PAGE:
Having said all that, I agree with a lot of the other posters that maybe trying to get signed by a major isn't necessarily the best career move for Jake. A better move might be to produce a record independently (either in a great garage studio or a decent-but-not-top-notch commercial studio), do the college circuit, sign with a small label, and build the buzz. Then, after the buzz is already built, go to the major label and work out a distribution deal.
Old 17th January 2007
  #53
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Quote:
Originally Posted by bunnerabb View Post
Huh... anybody get singed and released from there?
OF COURSE.. do you live on this planet? More bands get signed via MySpace right now than anything else. The internet is the way to get signed nowadays. And I know a lot of guys may not agree, or like this.. but its true. Nobody cares about your silly gigs anymore, where you plan in front of 10 people. The internet is the way to go. You can reach hundreds of people in minutes.

Watch out for Hollywood Undead. They were signed simply by the buzz they created on MySpace. No live shows, nothing. Just an internet following. They gonna come out this spring/summer on MySpace / Interscope Records. YES.. MySpace has its own label!!! And that band is gonna make a HUGE impact. Mark my words on that. They'll take hip hop to a new level. Especially since Hip Hop is becoming a parody of its own right now and thats exactly what Hollywood Undead exploit with their image and songs.
Old 17th January 2007
  #54
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Quote:
Originally Posted by cornutt View Post
I have to disagree with this. For 95% of the music-buying audience today, the recording process is totally opaque. If you try to talk to them about where something was recorded or what kind of gear was used, you will just get a blank stare. It makes no impression on them at all one way or the other.
Thats not even how you should exploit this whole thing.. it should be on another level. And I too see a lot of marketability in this. Most people on here probably disagree because to them home recording is nothing new, or special. But for the public it is. Jake may very well be able to have a unique story with this, even though it may not be unique..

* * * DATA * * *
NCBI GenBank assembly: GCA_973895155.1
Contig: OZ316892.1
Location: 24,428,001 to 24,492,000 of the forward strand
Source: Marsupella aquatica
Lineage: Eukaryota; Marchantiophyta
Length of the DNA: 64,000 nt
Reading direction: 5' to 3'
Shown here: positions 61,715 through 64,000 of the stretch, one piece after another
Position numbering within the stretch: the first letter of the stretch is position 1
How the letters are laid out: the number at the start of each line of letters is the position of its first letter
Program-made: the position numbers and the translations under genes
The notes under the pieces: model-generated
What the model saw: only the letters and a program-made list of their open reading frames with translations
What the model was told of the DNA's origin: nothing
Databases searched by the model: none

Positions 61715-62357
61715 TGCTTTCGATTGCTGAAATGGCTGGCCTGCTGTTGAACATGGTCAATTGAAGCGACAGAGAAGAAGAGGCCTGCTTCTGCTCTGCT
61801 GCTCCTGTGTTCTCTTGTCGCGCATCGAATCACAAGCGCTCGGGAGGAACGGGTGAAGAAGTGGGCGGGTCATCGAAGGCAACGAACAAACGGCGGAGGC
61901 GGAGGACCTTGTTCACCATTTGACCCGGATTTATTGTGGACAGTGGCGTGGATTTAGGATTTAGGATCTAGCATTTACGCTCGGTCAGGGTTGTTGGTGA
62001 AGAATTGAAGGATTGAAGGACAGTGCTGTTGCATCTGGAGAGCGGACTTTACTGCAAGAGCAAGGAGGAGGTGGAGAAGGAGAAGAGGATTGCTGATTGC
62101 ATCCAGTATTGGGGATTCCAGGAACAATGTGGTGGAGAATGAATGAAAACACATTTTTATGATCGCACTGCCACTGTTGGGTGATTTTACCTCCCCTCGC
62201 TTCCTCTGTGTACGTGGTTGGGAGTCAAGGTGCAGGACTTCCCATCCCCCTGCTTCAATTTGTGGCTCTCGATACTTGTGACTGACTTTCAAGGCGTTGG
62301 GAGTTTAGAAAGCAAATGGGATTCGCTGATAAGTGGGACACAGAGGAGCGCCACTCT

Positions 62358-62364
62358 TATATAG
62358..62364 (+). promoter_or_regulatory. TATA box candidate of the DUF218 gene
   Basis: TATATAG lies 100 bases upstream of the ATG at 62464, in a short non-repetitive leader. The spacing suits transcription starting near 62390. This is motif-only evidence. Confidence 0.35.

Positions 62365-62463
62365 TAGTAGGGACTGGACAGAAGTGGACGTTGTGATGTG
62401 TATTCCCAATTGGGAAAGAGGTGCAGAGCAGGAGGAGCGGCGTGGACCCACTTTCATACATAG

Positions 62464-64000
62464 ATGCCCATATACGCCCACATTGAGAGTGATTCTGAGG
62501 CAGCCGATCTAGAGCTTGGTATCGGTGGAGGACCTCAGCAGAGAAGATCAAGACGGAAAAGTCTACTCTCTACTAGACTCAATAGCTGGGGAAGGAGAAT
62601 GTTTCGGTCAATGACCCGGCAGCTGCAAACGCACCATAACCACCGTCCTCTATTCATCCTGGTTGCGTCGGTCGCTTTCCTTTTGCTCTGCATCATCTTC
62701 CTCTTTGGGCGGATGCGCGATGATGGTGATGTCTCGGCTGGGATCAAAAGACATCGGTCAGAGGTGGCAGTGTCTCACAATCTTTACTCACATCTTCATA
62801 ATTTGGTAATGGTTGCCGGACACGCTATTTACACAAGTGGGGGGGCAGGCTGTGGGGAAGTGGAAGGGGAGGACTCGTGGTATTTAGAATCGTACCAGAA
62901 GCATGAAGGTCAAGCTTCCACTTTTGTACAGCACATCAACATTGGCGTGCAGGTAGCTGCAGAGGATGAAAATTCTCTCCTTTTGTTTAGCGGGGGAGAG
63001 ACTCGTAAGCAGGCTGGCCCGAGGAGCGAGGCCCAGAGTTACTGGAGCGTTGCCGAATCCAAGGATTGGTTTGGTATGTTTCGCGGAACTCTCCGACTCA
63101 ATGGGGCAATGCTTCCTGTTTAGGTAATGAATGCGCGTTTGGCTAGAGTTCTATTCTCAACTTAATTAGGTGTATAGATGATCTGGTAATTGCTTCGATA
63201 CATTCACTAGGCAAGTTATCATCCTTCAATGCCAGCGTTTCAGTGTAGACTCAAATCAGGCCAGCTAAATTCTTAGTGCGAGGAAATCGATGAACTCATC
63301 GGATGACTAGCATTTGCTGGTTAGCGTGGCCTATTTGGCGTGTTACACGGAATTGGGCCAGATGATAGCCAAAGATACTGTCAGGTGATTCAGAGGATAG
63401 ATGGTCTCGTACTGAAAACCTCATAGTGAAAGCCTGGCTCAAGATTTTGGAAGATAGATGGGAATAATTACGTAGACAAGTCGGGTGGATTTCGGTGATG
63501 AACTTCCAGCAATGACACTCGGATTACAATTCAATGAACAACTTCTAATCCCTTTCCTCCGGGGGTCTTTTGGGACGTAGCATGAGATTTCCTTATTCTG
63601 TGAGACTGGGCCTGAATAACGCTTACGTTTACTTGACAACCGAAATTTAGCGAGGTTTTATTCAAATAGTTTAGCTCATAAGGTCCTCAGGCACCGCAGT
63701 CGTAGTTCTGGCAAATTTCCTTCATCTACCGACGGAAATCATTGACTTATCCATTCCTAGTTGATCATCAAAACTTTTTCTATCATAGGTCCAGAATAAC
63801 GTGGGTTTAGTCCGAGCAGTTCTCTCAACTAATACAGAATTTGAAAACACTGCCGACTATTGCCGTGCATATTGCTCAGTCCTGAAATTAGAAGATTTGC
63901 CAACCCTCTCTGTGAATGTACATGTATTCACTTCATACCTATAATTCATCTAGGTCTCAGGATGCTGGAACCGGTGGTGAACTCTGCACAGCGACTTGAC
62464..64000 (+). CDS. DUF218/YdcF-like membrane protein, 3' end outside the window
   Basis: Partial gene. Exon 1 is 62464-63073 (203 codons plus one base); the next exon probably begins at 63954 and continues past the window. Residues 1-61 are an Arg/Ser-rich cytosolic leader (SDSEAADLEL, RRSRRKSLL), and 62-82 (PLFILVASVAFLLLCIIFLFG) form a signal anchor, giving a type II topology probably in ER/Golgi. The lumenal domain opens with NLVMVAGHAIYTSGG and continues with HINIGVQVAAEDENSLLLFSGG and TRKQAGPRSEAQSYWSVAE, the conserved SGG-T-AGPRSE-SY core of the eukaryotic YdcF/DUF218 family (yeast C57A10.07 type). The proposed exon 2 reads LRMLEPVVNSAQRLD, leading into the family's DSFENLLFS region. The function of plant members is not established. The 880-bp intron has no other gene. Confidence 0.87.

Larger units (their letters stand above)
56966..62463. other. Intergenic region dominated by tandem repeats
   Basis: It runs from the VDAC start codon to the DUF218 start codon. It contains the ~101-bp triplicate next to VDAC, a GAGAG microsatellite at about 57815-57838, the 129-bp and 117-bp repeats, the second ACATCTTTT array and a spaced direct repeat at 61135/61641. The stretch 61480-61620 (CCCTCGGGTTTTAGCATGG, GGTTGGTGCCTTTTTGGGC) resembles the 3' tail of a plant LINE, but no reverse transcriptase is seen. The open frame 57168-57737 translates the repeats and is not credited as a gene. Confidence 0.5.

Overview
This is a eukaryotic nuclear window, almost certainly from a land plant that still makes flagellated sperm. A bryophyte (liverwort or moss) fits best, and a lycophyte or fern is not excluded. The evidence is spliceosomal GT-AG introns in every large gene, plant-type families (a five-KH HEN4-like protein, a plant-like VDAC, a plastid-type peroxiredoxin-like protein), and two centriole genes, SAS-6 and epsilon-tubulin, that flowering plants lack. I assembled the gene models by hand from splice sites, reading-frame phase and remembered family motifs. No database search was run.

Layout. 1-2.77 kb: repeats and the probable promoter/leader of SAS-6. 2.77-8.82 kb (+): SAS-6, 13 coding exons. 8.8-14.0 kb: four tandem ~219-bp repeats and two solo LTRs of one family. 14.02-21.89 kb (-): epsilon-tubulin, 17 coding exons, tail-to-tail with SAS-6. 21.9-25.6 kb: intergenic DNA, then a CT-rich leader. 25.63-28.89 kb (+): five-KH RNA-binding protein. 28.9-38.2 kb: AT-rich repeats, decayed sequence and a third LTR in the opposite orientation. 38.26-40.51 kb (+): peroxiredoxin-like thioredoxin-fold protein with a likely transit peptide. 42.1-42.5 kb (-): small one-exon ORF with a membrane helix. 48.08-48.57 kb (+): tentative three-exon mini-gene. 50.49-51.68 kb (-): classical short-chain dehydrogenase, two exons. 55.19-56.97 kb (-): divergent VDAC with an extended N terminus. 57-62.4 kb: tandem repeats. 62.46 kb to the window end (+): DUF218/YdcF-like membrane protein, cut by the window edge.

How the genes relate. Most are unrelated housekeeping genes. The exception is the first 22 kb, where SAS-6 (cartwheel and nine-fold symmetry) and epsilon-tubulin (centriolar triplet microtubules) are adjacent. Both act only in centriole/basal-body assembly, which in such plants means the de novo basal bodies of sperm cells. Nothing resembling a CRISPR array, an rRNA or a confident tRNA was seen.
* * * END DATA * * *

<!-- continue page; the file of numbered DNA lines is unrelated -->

Old 17th January 2007
  #55
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Quote:
Originally Posted by cornutt View Post

The one overriding factor is probably the thing that one of the first posters on the thread hit on: labels don't invest in artists or recordings these days, except for their most popular acts. They want new acts to walk in the door with a ready-for-release disc in hand, a tour all planned, and a promotional package wrapped up and ready to go (all at the artist's expense, of course). All the label has to do is slap their logo on it, and take their cut.
Thats plain bull****. I dont know who you guys get these information from but labels invest a ****LOAD of money in pretty much every act they sign. Pretty much every artist thats on a major (whether they are commercially successful or not) gets his songs mixed by a big mixing engineer. That alone is an investment of 100k, if not more. Not including recording and mastering!!!

Its true that artist development these days is not as "popular" as it used to be, but even thats not true. If a label believes in an artist, they'll develop him/her. Just one example --> Samantha Moore (www.myspace.com/samanthamooremusic), signed to Interscope. Her manager is the same dude that got Avril Lavigne signed, Cliff Fabri. Samantha was signed in 2003! Her record will drop this year. That's over 4 years of artist development!!


EDIT: And the story of "They want new acts to walk in the door with a ready-for-release disc in hand" is pure crap because labels will have you re-record the songs anyway. Why? THEY WANT TO OWN THE MASTERS! If they dont own the masters, they dont own your ass, and if they dont own your ass they basically have nothing. In that case they would work for YOU. But they cant work for you, thats not how labels make their money. YOU need to work for THEM. Its either that way or the highway..